By Alice Doyel
“Not everything that is faced can be changed.
But nothing can be changed until it is faced.”
– James Baldwin
We Listen to These Student Voices to Face What They Experience
By writing Prelude to Prison: Student Perspectives on School Suspension, Marsha Weissman gives suspended and expelled students a voice in telling the story of what happened to them, how they feel, how it affected their lives, and what could have been done to support them. Listen to Marsha’s C-Span Interview (13:30 min).
Marsha tells the story of one 15-year-old African American student. (Lightly edited for length and clarity.) This young man was on the school bus with his younger brother, and his younger brother was being bullied in school. One day, the younger brother brought a knife. The older brother realized he had a knife on him. As they were getting off of the school bus, the older brother took the knife away from his younger brother and intended to turn it in. He knew and supported the policy regarding knives. He didn’t want his younger brother to use a knife and get into trouble, or harm someone. But as the brothers were getting off the school bus, the older brother had the knife. Both boys got pulled off of the bus. They were both suspended for a year. This young man is big, and he looks like a tough guy. But as he’s telling me the story, his eyes filled up with tears. He said, “I support the policy. I took that knife away from my brother because he didn’t need to have a knife in school. But they wouldn’t listen to me. They wouldn’t hear me.” Then he said, “I know they had to do something because my hand touched the knife. So, I understand they had to look into it. But they didn’t hear why. And they didn’t believe me. And they said I was a bad kid. And that hurt me so bad.”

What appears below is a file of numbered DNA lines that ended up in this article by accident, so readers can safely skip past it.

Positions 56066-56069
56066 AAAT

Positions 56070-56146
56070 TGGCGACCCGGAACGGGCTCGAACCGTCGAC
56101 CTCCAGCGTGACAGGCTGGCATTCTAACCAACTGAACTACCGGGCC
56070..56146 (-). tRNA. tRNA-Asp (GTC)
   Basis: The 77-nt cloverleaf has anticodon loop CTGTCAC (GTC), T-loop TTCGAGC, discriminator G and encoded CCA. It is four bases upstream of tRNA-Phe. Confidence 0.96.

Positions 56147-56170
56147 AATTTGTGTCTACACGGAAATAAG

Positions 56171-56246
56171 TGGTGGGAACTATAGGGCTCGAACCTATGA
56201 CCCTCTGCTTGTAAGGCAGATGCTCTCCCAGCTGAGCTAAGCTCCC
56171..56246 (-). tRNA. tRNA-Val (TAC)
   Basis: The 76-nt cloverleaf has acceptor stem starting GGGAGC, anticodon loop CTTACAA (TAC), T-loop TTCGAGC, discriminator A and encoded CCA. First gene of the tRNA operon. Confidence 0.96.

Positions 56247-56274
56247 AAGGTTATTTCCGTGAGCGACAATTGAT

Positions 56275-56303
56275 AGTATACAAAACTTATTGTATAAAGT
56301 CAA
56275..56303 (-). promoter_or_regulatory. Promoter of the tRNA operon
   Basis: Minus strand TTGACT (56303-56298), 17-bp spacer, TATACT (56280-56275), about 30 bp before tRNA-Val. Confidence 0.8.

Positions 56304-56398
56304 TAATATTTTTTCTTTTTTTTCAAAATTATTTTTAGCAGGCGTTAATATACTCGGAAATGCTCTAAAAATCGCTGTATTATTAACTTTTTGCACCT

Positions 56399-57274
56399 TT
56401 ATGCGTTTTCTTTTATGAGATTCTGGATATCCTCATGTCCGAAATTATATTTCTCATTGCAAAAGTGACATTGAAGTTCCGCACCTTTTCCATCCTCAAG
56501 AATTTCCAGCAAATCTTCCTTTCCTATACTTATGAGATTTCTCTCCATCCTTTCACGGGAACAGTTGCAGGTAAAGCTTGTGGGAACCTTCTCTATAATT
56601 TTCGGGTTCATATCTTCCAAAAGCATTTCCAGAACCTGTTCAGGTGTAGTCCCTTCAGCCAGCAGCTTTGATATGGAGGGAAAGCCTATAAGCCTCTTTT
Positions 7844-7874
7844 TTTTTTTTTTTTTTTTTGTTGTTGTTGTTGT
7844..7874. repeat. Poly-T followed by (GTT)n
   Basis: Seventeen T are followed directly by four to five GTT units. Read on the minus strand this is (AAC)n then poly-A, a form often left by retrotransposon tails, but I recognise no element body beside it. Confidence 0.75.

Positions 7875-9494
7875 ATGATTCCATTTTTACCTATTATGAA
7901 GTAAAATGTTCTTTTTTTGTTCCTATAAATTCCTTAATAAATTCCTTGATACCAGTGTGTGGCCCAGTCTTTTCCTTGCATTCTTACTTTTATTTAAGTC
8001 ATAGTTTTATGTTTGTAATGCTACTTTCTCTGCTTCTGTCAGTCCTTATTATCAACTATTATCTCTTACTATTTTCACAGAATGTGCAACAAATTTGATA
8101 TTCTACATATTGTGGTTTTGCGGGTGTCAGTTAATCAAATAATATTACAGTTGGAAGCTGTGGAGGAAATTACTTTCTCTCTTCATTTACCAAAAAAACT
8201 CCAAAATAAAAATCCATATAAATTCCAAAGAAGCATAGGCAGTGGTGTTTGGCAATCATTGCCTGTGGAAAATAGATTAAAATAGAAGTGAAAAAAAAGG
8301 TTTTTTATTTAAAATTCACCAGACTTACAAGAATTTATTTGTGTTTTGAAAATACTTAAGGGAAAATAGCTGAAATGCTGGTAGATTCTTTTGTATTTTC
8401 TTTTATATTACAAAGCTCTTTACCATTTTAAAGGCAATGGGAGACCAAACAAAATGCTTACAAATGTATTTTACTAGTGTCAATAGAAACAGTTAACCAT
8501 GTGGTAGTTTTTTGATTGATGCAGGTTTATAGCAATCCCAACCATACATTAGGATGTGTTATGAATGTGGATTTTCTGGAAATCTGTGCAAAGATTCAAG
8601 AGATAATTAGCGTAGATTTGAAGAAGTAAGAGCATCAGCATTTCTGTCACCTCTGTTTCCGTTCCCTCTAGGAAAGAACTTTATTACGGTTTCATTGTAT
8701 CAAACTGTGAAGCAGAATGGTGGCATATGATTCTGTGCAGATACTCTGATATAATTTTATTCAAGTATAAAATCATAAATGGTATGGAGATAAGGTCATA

Marsha found this student’s story heartbreaking. She could see how harmful that experience was. It eroded this young man’s faith in justice. He wasn’t opposed to accountability. But what happened to him, he didn’t think was fair. He didn’t think was just. Adults should be better equipped to hear the nuances of their student’s stories and respond in kind.
Marsha says that so much of this story echoed her experience working in the criminal justice system. But she found these stories she heard more horrifying because we’re talking about education. Kids talked about being suspended, that it’s analogous to an arrest. Even in those cases where they weren’t arrested, it still echoes how many people in the criminal justice system are overcharged. They may have done something wrong, but the charges are often escalated. The students said that the experience of the hearing was very much like a trial. One young person said to me, “They really don’t want to hear you say anything. They just want you to plead guilty and take your punishment.”
When Marsha Asked Students What a Good Teacher Was, They Uniformly Responded:
“A Good Teacher Is Someone Who Gives You Chances and Help”
Shayna: “Instead of kicking you out for something, she would help you. She would do what she got to do to make you pass and get good grades and make you understand stuff better.”